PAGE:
State v. Blackwell

Annotate this Case

174 S.E.2d 534 (1970)

276 N.C. 714

STATE of North Carolina v. Tyrone William BLACKWELL.

No. 38.

Supreme Court of North Carolina.

June 12, 1970.

*538 Atty. Gen. Robert Morgan and Deputy Atty. Gen. James F. Bullock, for the State.

James M. Hayes, Jr., and W. Warren Sparrow, Winston-Salem, for defendant.

BRANCH, Justice.

Defendant first contends that he is deprived of due process because the provisions of G.S. § 14-21 allowed the same jury in this capital case to determine his innocence or guilt and to recommend imprisonment for life upon a verdict of guilty.

Defendant correctly concedes that this argument is contrary to North Carolina authority. We adhere to the decisions of this Court. State v. Roseboro, 276 N.C. 185, 171 S.E.2d 886; State v. Hill, 276 N.C. 1, 170 S.E.2d 885; State v. Ruth, 276 N.C. 36, 170 S.E.2d 897; State v. Atkinson, 275 N.C. 288, 167 S.E.2d 241; State v. Spence, 274 N.C. 536, 164 S.E.2d 593.

Defendant also assigns as error the failure of the trial court to grant his motion for judgment as of nonsuit. His motion is founded on the contention that the vital in-court identification by the prosecuting witness was tainted by illegal out-of-court identification, thereby making all testimony relative to identification inadmissible.

Defendant's counsel made no objection to the in-court identification by the prosecuting witness, nor did he move to strike the testimony concerning the in-court identification. On cross-examination he elicited testimony concerning identification of defendant by photograph and the testimony concerning identification of defendant by a confrontation in the police station.

When a specific question is asked, objection should be made before the witness has time to answer. However, when admissibility is not indicated by the question and only becomes apparent by the content of the answer, objection should be made immediately by a motion to strike the answer, or the objectionable part of it. Stansbury, North Carolina Evidence 2d, § 27, at 51; State v. Battle, 267 N.C. 513, 148 S.E.2d 599; State v. McKethan, 269 N.C. 81, 152 S.E.2d 341.

Failure to object in apt time to incompetent testimony results in a waiver of objection so that admission of the evidence will not be reviewed on appeal unless the evidence is forbidden by statute or results from questions asked by the trial judge or a juror. State v. McKethan, supra; State v. Battle, supra; State v. Warren, 236 N.C. 358, 72 S.E.2d 763; State v. Merrick, 172 N.C. 870, 90 S.E. 257.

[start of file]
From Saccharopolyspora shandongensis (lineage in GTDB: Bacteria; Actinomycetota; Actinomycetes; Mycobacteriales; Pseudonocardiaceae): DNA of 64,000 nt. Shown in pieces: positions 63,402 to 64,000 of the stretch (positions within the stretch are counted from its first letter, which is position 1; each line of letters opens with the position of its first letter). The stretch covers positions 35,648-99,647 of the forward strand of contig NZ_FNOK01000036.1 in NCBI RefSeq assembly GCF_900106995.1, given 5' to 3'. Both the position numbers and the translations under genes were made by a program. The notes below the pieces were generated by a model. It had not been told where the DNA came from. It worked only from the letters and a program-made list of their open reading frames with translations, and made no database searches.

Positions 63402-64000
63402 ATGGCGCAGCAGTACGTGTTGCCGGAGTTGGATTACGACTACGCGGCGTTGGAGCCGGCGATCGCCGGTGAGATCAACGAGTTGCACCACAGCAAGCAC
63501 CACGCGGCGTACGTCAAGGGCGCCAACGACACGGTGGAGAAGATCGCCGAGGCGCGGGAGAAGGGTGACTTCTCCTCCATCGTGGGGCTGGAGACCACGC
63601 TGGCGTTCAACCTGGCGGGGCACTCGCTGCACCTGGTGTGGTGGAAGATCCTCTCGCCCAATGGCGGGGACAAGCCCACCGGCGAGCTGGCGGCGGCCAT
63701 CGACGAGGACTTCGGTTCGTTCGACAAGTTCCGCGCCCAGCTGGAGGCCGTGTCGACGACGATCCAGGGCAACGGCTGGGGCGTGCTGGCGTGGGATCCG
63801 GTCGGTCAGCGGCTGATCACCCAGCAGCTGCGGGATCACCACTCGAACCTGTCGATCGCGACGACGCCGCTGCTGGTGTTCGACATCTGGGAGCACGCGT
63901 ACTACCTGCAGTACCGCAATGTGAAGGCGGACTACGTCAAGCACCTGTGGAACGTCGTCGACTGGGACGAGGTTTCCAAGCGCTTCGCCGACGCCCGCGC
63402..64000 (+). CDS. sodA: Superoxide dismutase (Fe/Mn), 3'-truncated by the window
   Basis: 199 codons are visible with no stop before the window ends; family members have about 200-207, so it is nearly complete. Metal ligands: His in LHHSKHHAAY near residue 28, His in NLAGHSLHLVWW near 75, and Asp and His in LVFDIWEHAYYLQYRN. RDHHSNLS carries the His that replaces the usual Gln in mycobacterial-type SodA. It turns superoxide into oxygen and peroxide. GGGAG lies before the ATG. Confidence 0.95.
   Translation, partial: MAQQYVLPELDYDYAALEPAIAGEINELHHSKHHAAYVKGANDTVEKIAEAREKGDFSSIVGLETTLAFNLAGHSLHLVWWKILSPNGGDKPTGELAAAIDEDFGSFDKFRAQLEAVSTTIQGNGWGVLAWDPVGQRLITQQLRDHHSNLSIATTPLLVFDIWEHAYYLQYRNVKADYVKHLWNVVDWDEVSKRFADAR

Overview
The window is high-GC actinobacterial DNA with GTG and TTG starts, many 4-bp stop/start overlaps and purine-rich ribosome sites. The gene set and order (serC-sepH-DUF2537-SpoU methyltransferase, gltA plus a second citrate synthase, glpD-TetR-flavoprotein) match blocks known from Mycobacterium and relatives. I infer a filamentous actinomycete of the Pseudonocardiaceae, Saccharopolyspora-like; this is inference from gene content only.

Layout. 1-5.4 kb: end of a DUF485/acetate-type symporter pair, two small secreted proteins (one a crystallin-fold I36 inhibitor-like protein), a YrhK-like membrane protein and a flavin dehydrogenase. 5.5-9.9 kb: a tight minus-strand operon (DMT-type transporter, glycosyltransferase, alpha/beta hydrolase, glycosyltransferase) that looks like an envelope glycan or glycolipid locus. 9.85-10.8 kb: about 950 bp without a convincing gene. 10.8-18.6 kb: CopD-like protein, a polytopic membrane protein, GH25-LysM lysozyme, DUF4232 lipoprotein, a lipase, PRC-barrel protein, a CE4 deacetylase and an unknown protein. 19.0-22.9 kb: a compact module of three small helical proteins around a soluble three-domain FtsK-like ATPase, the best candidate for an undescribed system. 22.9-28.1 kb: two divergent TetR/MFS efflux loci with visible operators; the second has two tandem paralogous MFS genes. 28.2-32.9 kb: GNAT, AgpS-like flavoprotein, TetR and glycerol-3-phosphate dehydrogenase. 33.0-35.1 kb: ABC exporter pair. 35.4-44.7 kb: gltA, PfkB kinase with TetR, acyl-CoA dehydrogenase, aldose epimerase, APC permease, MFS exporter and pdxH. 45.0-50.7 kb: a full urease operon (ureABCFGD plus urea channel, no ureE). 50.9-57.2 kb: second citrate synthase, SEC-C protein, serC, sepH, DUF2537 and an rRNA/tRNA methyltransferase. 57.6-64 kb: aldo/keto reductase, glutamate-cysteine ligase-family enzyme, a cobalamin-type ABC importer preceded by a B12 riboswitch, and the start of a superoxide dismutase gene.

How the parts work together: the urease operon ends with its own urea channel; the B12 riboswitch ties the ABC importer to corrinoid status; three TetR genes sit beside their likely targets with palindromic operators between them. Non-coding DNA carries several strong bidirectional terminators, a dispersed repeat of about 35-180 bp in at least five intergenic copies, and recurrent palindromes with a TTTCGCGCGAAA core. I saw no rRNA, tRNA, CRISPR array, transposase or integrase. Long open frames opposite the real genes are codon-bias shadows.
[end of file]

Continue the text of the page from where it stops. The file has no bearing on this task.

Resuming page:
It is apparent that defendant's able and experienced trial lawyer chose to waive the right to interpose objection for the purpose of high-lighting and accentuating his skillful attack by cross-examination on the veracity and credibility of the prosecuting witness' testimony.

Both this Court and the United States Supreme Court recognize that under our system of jurisprudence the trial of criminal cases is adversary in nature. To hold that an accused, represented by counsel, may choose one theory of trial and, upon an adverse verdict, call upon the appellate court to grant relief on the ground that the presiding judge should have intervened and guided his defense to another theory, would destroy the adversary system of trial and further tilt the scales of justice in favor of *539 the criminal by prolonging ad infinitum the pronouncement of judgment in criminal cases.

The exceptions upon which this assignment of error is based are Exceptions Nos. 4, 6, 7 and 9. Exception 4 relates to a ruling on evidence when prosecuting witness was under cross-examination. She had testified concerning the identity of defendant at the police station. She was asked:

Q. He told you he had never seen you before, didn't he? MR. YOKLEY: OBJECTION, your Honor. THE COURT: SUSTAINED. EXCEPTION NO. 4.

Exception No. 6 concerns a question on direct examination relative to identification of defendant from photographs. The record shows:

Q. At that time when you selected those photographs did you know the photographs matched the names that you had given Officer Koontz? MR. HAYES: OBJECTION. THE COURT: OVERRULED. EXCEPTION NO. 5. A. No, sir.

Exceptions 7 and 9 relate to denial of defendant's motion for nonsuit at the close of the State's evidence and at the close of all the evidence. This assignment of error does not comply with our Rules because it attempts to present several different questions of law in one assignment, thereby becoming broadside and ineffective. State v. Kirby, 276 N.C. 123, 171 S.E.2d 416; Hines v. Frink and Frink v. Hines, 257 N.C. 723, 127 S.E.2d 509; Rule of Practice in the Supreme Court No. 19(3).